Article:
Working in IT and need Finnish? This is the first part of Finnish vocabulary for those who need IT and technology words in Finnish in their work or everyday life.
When you don’t understand why someone is doing what they’re doing, you can express your confusion or perplexity in English by saying “Why on earth?” Read on to find out how to say this in Finnish and how to tweak this sentence further. (NB! The end of the article contains swear words, both in the text and the audio.)
What is a word stem and why does it matter? Watch this video to find out how Finnish words are declined.
There was one thing I missed like crazy when I was living abroad - ruisleipä, rye bread. You get in in different shapes and sizes in Finnish shops, and often it's not exactly 100% rye bread. One of the most popular Finnish "rye bread" brands has wheat and potato flakes in it, and only 72% of the grains is rye. Don't get me wrong, I love fresh bread whatever the percentage, but I've now discovered how easy it is to make 100% rye bread that only has a few ingredients in it.
A few weeks ago, I attended a rye bread course, ruisleipäkurssi on a farm called Varpulan luomutila in Sipoo, about 30 min drive from the centre of Helsinki. The story of the farm is charming - apparently, the couple running it bought the house "by accident". It's the most idyllic and photogenic corner of the area, with some lovely, funny people living in it. It was dark when we got there so I didn't get a good photo of the beautiful, old, red house which was brought to Sipoo from the other side of Finland in smaller bits when the owners bought it in 2002. You can see some pictures and read about the renovation project on their website: http://www.varpula.fi/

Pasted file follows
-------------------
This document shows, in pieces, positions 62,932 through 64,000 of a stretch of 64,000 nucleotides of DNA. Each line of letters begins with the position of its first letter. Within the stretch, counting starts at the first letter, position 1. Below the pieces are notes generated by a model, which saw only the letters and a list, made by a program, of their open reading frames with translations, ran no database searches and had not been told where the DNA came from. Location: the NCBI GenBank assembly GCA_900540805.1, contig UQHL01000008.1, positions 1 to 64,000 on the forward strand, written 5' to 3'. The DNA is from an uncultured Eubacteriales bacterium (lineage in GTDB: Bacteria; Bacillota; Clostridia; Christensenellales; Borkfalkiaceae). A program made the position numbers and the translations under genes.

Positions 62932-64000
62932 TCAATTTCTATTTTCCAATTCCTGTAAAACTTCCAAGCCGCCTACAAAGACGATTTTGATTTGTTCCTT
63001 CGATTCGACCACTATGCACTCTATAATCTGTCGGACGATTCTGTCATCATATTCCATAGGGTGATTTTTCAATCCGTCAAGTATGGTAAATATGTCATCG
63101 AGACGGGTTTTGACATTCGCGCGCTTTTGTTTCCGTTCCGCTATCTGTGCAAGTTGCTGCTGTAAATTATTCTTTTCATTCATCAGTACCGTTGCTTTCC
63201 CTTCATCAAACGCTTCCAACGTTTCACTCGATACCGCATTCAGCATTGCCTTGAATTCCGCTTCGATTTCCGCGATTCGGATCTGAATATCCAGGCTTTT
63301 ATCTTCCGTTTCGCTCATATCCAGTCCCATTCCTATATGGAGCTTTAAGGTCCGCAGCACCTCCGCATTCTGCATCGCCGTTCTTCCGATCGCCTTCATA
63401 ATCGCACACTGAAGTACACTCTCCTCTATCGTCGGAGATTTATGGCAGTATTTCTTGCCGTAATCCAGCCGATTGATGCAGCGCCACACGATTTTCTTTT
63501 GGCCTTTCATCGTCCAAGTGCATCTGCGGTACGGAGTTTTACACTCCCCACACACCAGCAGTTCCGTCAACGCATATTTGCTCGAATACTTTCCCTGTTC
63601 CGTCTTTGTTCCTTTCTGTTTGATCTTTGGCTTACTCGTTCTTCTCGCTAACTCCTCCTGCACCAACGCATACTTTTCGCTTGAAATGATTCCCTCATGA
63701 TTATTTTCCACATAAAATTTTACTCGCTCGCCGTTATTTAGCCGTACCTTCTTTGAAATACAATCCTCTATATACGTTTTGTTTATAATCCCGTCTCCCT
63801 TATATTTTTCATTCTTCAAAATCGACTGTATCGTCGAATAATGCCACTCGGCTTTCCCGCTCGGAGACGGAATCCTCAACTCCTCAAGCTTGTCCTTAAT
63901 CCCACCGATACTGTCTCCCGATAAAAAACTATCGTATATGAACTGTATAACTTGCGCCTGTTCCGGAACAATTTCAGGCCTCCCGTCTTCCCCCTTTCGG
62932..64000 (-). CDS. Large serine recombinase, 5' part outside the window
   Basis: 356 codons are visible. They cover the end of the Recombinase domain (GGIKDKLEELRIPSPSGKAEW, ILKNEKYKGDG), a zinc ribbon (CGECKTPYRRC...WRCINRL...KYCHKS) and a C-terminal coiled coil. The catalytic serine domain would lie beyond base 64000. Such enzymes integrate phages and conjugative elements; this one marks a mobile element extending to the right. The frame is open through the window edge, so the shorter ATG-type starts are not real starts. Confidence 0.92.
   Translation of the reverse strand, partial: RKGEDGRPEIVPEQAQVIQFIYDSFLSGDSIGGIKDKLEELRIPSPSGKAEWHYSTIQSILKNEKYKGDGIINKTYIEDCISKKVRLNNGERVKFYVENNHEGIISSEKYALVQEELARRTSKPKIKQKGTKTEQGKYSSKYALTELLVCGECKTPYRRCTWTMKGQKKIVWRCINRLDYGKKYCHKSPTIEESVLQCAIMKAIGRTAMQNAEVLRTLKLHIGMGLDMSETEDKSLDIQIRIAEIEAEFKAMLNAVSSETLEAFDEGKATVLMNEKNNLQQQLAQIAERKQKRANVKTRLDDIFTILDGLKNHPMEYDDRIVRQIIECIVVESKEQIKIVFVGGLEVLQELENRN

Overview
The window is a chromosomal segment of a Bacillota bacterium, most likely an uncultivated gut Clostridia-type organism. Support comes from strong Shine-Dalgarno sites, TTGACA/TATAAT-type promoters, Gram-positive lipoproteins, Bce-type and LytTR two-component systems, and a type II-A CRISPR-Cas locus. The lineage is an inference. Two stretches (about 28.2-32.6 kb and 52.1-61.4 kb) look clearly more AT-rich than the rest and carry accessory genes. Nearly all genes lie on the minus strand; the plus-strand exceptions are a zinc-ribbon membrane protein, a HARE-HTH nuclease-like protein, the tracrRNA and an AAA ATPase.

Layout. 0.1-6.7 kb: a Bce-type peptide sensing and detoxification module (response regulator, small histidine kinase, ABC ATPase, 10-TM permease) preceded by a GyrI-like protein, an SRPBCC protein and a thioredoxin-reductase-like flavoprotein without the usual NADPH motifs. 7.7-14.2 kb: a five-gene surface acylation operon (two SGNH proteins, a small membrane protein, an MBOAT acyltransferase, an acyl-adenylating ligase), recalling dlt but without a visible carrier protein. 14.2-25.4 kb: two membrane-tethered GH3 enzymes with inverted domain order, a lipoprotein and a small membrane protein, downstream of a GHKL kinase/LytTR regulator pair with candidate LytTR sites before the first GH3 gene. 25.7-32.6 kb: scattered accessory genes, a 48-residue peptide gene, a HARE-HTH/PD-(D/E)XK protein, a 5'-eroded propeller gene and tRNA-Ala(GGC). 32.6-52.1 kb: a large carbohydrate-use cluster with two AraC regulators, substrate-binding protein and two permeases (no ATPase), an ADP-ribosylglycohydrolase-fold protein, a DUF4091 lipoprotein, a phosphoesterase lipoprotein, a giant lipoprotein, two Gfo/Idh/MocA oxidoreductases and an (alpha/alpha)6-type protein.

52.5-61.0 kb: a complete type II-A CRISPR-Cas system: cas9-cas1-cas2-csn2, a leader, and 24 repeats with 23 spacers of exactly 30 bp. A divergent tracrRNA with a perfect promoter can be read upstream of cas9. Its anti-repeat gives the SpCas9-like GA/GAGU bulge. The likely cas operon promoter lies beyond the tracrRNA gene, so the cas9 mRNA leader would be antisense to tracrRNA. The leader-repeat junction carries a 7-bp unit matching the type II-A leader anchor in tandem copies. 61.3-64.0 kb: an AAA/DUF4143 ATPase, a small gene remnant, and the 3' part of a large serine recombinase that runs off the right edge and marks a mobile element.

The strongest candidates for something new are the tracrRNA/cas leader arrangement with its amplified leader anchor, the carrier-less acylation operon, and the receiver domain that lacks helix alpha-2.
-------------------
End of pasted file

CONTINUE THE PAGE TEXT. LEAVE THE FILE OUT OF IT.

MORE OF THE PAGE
Riitta, our instructor, made baking rye bread seem simple but like art at the same time. For some reason, I had always thought that rye bread required a secret recipe, special equipment or magic powers because whenever people talk about homemade rye bread, it's made out to be this unattainable luxury and a tradition that's dying out. Now that I know there's no magic trick, I'm wondering why I haven't tried it before!
Here are some photos of our evening with Riitta and 12 other enthusiastic bakers...
Opin uuden sanan, I learned a new word:
--> härkin - the wooden tool that is used to knead the dough
vaivata (verb type 4) - to knead - preesens, the present tense
imperfekti - the past simple
taikina - dough
leipoa - to bake - preesens, the present tense
minä leivon - I bake
sinä leivot - you bake
hän leipoo - he/she bakes
me leivomme - we bake
te leivotte - you bake
he leipovat - they bake
leipoa - imperfekti - the past simple
Reiät tehtiin shottilaseilla.
reikä - a hole
reiät - the holes
tehtiin - were made
shottilasi - a shot glass
shottilaseilla - with shot glasses
This part was challenging because the dough was super sticky. Each of us spent about 5 minutes scrubbing the dough off our hands by the sink afterwards!
And this is what the bread looked like just before the oven...
reikäleipä - rye bread with a hole in the middle
leipä - bread
rivi - row
The bread was in the oven for about 45 minutes. While we waited, Riitta served us coffee, organic strawberry juice and, of course, rye bread.